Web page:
Address & Phone1 E. 70th St.
btw Madison & 5th Ave
New York, NY 10021-4967
Phone: (212) 288-0700
Fax: (212) 628-4417
Admissionincludes the ArtPhone audio guide
Children under ten are not admitted to the Collection, and those under sixteen must be accompanied by an adult.
The Frick Collection
The Frick mansion was designed by Carrere and Hastings, the same architects who worked on the New York Public Library, and was built to "make Carnegie's place look like a miner's shack." Preserved on Millionaire's Row, the mansion is a grand setting for an incredible collection of European painting and decorative arts. The enclosed inner courtyard is a perfect place for weary art lovers to take a rest.
Current and Future Exhibitions
At The Museum
by Jason Wiggins
The Frick Collection is located in the former mansion of Mr. Frick, whose private art collection was made into a museum after his death in the early twentieth century; the museum is designed to feel more like a private home than a public place. The mansion is a true work of art; the low stone building and courtyard take up almost an entire city block and statues stand prominently by the entranceway. Some of the rooms of the house have painted walls like the frescoes of a Renaissance church or castle, and the furniture that adorns all the rooms of the house is almost entirely from the sixteenth century. All the other rooms have rich wood walls and floors, marble fireplaces and decorative columns, giving visitors the sense of being in an old, musty castle or cathedral. It seems impossible that people actually lived here, but they did.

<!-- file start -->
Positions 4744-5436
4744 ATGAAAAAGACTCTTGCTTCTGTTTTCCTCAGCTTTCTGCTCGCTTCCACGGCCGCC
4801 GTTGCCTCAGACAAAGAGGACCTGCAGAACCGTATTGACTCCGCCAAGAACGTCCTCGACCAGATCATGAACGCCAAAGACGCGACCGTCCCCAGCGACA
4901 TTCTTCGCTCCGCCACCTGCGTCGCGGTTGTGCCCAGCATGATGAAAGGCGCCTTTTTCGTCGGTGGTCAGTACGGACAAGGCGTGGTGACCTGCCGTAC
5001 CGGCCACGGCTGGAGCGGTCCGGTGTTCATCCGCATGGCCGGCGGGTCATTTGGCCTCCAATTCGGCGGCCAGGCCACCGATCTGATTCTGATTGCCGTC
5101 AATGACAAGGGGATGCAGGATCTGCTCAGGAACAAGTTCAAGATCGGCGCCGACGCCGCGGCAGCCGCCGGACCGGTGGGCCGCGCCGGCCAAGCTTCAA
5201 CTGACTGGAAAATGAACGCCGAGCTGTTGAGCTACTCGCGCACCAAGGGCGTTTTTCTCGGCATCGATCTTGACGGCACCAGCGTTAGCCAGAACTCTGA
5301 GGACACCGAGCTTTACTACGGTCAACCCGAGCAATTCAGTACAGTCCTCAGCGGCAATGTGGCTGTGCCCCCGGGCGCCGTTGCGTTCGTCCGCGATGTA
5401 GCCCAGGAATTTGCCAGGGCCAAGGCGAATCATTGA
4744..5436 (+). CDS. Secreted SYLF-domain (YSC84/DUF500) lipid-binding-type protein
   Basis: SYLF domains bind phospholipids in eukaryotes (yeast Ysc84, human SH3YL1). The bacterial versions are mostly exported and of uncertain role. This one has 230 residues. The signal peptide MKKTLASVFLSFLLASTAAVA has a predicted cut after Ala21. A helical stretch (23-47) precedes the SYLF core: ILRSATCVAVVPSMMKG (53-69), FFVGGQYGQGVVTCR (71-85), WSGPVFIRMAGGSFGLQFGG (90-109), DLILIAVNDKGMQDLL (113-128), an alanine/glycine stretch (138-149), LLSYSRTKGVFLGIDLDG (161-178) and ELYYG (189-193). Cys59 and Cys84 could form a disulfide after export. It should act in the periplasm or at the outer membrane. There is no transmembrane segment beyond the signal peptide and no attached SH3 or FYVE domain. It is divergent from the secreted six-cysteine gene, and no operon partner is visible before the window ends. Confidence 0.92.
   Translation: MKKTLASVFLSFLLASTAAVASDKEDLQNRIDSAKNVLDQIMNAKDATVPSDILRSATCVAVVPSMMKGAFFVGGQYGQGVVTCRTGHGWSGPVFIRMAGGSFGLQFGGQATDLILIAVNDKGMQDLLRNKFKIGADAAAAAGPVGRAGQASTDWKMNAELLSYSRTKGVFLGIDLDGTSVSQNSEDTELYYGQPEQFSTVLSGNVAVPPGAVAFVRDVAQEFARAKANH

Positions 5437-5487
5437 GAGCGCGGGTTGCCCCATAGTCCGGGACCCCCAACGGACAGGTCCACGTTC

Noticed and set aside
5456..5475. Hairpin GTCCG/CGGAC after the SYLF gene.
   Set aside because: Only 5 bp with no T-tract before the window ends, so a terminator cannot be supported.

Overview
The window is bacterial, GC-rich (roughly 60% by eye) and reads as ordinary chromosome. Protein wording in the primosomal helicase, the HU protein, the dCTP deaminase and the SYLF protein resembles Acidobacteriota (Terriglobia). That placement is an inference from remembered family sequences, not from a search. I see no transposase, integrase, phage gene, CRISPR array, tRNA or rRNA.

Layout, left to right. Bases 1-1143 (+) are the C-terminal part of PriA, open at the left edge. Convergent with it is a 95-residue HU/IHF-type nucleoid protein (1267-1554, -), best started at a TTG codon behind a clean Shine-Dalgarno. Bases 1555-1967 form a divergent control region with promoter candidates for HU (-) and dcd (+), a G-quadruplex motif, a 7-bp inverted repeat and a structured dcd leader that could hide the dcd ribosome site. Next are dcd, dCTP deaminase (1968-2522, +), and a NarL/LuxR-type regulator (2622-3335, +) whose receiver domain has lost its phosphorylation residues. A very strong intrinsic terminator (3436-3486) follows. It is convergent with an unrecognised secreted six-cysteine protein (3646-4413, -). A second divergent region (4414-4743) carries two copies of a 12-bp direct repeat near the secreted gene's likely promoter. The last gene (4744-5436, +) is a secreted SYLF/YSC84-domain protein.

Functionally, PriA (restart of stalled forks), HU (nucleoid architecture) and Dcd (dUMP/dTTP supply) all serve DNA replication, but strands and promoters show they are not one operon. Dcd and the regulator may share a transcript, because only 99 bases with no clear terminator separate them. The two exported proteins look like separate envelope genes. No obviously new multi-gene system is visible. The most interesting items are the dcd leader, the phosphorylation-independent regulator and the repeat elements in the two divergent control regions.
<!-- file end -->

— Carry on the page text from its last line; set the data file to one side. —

You'll see nothing more recent than 1880's French Impressionism here; most of the work is at least a century older than that, with one piece that is nearly seven hundred years old! Finding your way around can be complicated because the house has several small, out-of-the-way rooms that were incorporated into the museum. Take advantage of the free self-guided audio tours. Many of the paintings and sculptures have numbers posted next to them; you just punch a number into the audio player, a message, recorded by an art expert, explains the work's stylistic elements, historical context and gives the artist's biography. It's a simple and enjoyable way to tour the museum.
A visit to the Frick should take two or three hours, but if you want to get to every piece on the audio tour, your visit could take four hours or more. The Frick Collection is a museum that would appeal mostly to fans of classic sixteenth to eighteenth century European art. It is not recommended for kids.